"It's your life. You've gotta move forward." That's Don Draper's M.O., and in this episode, also his drunken advice to Roger Sterling. (And it wasn't very long ago we saw Don giving similar advice to Peggy.) For better or worse, Peggy took the advice to heart, and is now nearly as emotionless as Don. For proof, look no further than the elevator ride to the office where the topic of conversation was the apparent suicide of Marilyn Monroe. Hollis was the only one who could muster any real sensitivity to the situation, while Peggy (and Don, as he agreed with fascination at how much of an ad man Peggy has really become) was just thankful Playtex didn't go for the Jackie/Marilyn ad from a few weeks back. "Some people just hide in plain sight," Hollis said. That's a little unsubtle for Matt Weiner, but the cliché is never proven truer than by the men and women of Sterling Cooper. But Peggy shares something else with Don Draper: a sympathy for others' mistakes. When a drunken Freddy Rumsen pees his pants while preparing for a pitch meeting, Pete seizes control of the situation, but Peggy goes out of her way to protect Freddy's image. Not that it makes much difference, because in a matter of moments, the formerly sniveling secretaries have replaced their tears for Marilyn with stares (and probably even some laughs, similar to what we later see from the guys) as an embarrassed Rumsen heads out of the office. After Pete and Duck bring Freddy's mishap to Roger's attention, Sterling breaks the news to Don that they have to cut him loose for "conduct unbefitting." (Loved Don's "of Freddy Rumsen?" retort. Again, he cares and his loyalty is showing through. Even to the point that Sterling calls it a liability.) Don's attempts to label Duck as a teetotaler who has been gunning for Freddy since Day 1 fall flat, and the date of execution is set. Over cocktails! Readers know I am a big fan of Roger Sterling, and have been calling for more scenes from him all season. Freddy Rumsen's firing was a doozy. Sterling alternates from the cool guy ("There's a line, Freddy, and you wet it") to being downright cold. (He cuts short all sentimentality, and when Freddy says maybe he'll move to another town, Sterling toasts New York.) Despite his protests that he can dry out, Freddy increasingly realizes the decision was not negotiable. He takes the news decidedly well (at first, anyway) and appears he might take Don's "move forward" attitude to heart. But that shouldn't stop the drinking on one last-hurrah of a night. "Here's to Monday morning," Freddy says. "It'll be here quicker than you think." The boys head to an after-hours club/casino to finish off the night, and while Freddy's betting big, Roger shakes down Don. "Where you staying?" he asks, knowing that things aren't as they should be between Don and Betty. As usual, Draper remains tight-lipped, but then he sees Jimmy Barrett. And he lays him out, effectively ending boys' night out. (Nice touch for Jimmy to bounce back up and ask boxing great Floyd Patterson "How'd I do?") In the alley, we realize the real tragedy of Freddy's fall. "If I don't go to that office every day, who am I?" he asks. And yet another character's identity crisis takes center stage. Yes, Freddy is an alcoholic, and working at Sterling Cooper enabled his habit. But as evidenced by his flawless run through the pitch before the unfortunate pants-wetting, he could still do the job. Even so, he knew his "six month leave of absence" was more than that. "Good night, Freddy," Don says. "Goodbye, Don," was Freddy's matter-of-fact acceptance. (Kudos to Joel Murray for his funny and heartbreaking performance. I will never forget him playing Mozart on the fly of his pants.) Meanwhile, Betty spends her days in her housecoat guzzling red wine. She wakes to see Carla taking the kids to school, and gazes at them as if they aren't even hers. She has little interest in listening to the report on Marilyn's death, and quickly passes out on the couch. (More about all the couch-dwelling later.) When riding buddy Sarah Beth shows up, things get worse. She talks about being "invisible" to her doting husband, and that her shrink says she's bored. She fills that boredom with thoughts of Arthur Case, the young man from the stable who has had an eye for Betty. Betty tells Sarah Beth not to talk to him so much and that she needs to learn how to flip the switch on and off. (Something she's perfected earlier in the season). "Don is perfect," Sarah Beth says, immediately bringing the conversation to a halt, settling to resume at lunch later in the week. Don does make a stop by the house, since Sally called his office to ask when he'd be back from his "business trip." Betty is clearly uninterested in having Don back in the house, but they both agree it's bad for the kids. So Don creates a pitch - maybe he's working a project in Philly. "Jesus, did you just think that up?" Betty says, shocked at how easily he lies. "Or I could just come home," Don says, before giving up: "If your mind is made up, there's no talking you out of it." But Betty got the brilliant last word in: "I thought you could talk anybody into anything." Ouch. And apparently, Don can't talk himself into caring much either. When Roger and Don head to another bar after saying so long to Freddy, Don finally spills it. "I'm staying at the Roosevelt," he says. He also gives a slight peek into his past, perhaps inadvertently, when he calls his slugging Jimmy Barrett an "old Archibald Whitman maneuver," before shrugging him off as "some old drunk I used to know." But all Sterling's talk about "doing the grand gesture" for Betty is lost on Don, who confesses he doesn't feel bad for what's happened. Instead, he's relieved. (Of what, not having to play perfect family?) Don's "you have to move forward, as soon as you figure out what that is." For Don, "what that is" wasn't another woman, he said, but it is for Roger, who took the carpe-diem message to heart. As Don rests on the couch, nursing his hangover after having just promoted Peggy to Freddy's position, Mona bursts in to blame him for Roger's decision to leave her. No one is more surprised than Don, and when Mona threatens to make a scene (is Roger as embarrassed by this as Freddy was by his tinkle?), he lets her go, seeking solace in his new girl: Jane. She is a wreck and runs away, and Roger, turning to Don for some support is greeted with a door slammed in his face. A few other notes: " What did you make of Betty setting up Sarah Beth and Arthur? Betty seemed happy to be back out at the stable (with her switch flipped back on), but was she just being bitchy by setting up the lunch and bailing? She certainly knew what she was doing by taking the phone off the hook around the time they might be calling to see where she was. (Side note: If she and Don don't get back together, I don't see how her character remains a vital part of the show. She is already so disconnected out in the suburbs. Their reunion might be strained, and yet a ways off, but it almost certainly has to happen.) " Don's insistence that Jane be taken off his desk after learning of her affair with Roger was interesting. Maybe Don is jealous that Jane has cozied up to Roger, but it's more likely that Don suspects her of leaking details of his personal life to Sterling. (Even more angering would that be after Don insisted to Jane "I don't know you at all, and this is personal.") Maybe Sterling isn't as intuitive as he lets on. " I think it's criminal that Joan wasn't given more to do in an episode that included the death of Marilyn Monroe, to whom Joan has been so frequently compared. Then again, she did loads in her one scene. Roger misread her mourning on his couch as her missing him, and tossed aside the notion that she should be sad. "I'm just another frivolous secretary," she said. (Bitter from her recent non-promotion?) But more directly, Joan says, "One day you will lose someone who is important to you." That foreshadowing was too potent to ignore, but who has Roger lost or will lose? I don't think Mona means that much to him. Margaret, his daughter? Don? Maybe eventually Joan? " Slimy Pete Campbell, the office tattle tale. He destroyed Freddy's career as a means to advancing his own. When Peggy calls him on it because Freddy was the one who helped her climb the office totem pole, Pete reminded her that "because of me, you're no longer a junior copywriter." (Which is true, now that she's promoted and Duck takes her seal of approval over Paul Kinsey's) Even more heartless, when planning the Samsonite pitch, Pete tells the gang one of the clients just had a baby. Sal asks, genuinely, "Oh, a boy or a girl?" To which Pete only replies, "That's good." " The shirts Jane bought Don from Menken's weren't the only throw back to Rachel from Season 1. Don used Rachel's new husband's name (Tilden Katz) when they went to the casino/club. Still can't shake her, huh Don? " Joan was mourning. Betty and Freddy were passed out from too much booze. Don was nursing a hangover. Pete wastaking an afternoon nap? Even so, all of these characters were caught lying on a couch in this episode. Betty is no stranger to the therapist's couch (nor is her friend Sarah Beth), and I think the symbolism is apt that each of these characters have something to get off their chests. But (with the exception of Pete, maybe) I think they are all legitimately tired of putting on the false face each day. Even more sadly, they are all interrupted from their slumber, not allowed that inner peace they are perhaps searching for. " I really enjoyed the boys' impressions of Freddy Rumsen ("Aww, Jesus!") and laughed at their "whiz" jokes. Don wasn't so easily impressed, again coming to Freddy's defense. "It's just a man's name isn't it?" he asks when their only defense is that their behavior is funny. Strong words from a man who only has a "name," since his reputation is just that. Don Draper may be an advertising success and creative genius, but he is a ghost of a man. " Lastly, congrats to Mad Men on its well-deserved Emmy wins. I continue to be even more blown away each episode this season, and expect many more golden statues in the show's future! What did you think of the episode? Will Don and Betty ever work it out (at least for those poor, poor kids)? What did you think of Freddy's swan song? Did Roger shock you, or have you come to expect that kind of behavior from him? Share your thoughts below and check back next week for more! show less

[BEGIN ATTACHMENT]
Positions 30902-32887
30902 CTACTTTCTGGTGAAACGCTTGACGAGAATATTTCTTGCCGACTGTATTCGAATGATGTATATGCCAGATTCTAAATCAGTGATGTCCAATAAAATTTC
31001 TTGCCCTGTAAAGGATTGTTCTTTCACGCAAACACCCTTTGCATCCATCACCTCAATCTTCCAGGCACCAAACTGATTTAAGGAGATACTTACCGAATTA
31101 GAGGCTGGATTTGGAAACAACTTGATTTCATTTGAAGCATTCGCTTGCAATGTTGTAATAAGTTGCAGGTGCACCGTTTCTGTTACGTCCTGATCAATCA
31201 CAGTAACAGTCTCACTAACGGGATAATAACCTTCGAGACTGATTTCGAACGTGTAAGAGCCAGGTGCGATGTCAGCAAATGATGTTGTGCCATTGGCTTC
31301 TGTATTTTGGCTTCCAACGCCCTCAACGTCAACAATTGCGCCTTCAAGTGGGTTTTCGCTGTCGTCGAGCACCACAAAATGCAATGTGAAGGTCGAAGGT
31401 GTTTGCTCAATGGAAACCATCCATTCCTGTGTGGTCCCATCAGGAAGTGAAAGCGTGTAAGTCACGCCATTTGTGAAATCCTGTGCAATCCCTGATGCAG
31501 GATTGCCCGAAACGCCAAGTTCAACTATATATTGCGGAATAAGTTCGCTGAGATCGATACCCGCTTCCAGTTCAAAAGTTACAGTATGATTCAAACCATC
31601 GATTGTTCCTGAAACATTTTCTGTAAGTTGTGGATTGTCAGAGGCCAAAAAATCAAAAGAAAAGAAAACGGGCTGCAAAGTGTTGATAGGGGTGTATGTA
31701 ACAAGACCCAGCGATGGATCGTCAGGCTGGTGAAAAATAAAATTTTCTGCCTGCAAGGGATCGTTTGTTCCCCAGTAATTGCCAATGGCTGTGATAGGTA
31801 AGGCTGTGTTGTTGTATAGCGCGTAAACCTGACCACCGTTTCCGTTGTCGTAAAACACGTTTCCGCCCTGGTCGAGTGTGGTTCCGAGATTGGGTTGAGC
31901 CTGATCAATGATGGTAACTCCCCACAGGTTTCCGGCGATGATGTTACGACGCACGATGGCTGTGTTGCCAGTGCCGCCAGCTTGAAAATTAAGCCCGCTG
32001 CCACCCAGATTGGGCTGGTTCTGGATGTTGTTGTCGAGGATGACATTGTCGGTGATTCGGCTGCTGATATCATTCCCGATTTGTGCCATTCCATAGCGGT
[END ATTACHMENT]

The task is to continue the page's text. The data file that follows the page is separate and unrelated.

Its your life Youve gotta move forward Thats Don Drapers MO and in this episode also his drunken advice to Roger Sterling And it wasnt very long ago we saw Don giving similar advice to Peggy For better or worse Peggy took the advice to heart and is now nearly as emotionless as Don For proof look no further than the elevator ride to the office where the topic of conversation was the apparent suicide of Marilyn Monroe Hollis was the only one who could muster any real sensitivity to the situation while Peggy and Don as he agreed with fascination at how much of an ad man Peggy has really become was just thankful Playtex didnt go for the JackieMarilyn ad from a few weeks back Some people just hide in plain sight Hollis said Thats a little unsubtle for Matt Weiner but the clich is never proven truer than by the men and women of Sterling CooperBut Peggy shares something else with Don Draper a sympathy for others mistakes When a drunken Freddy Ru read more

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Premiered: July 19, 2007, on AMC
Rating: TV-14
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Premise: A look at the high-powered world of advertising in 1960s New York City, from the boardroom to the bedroom.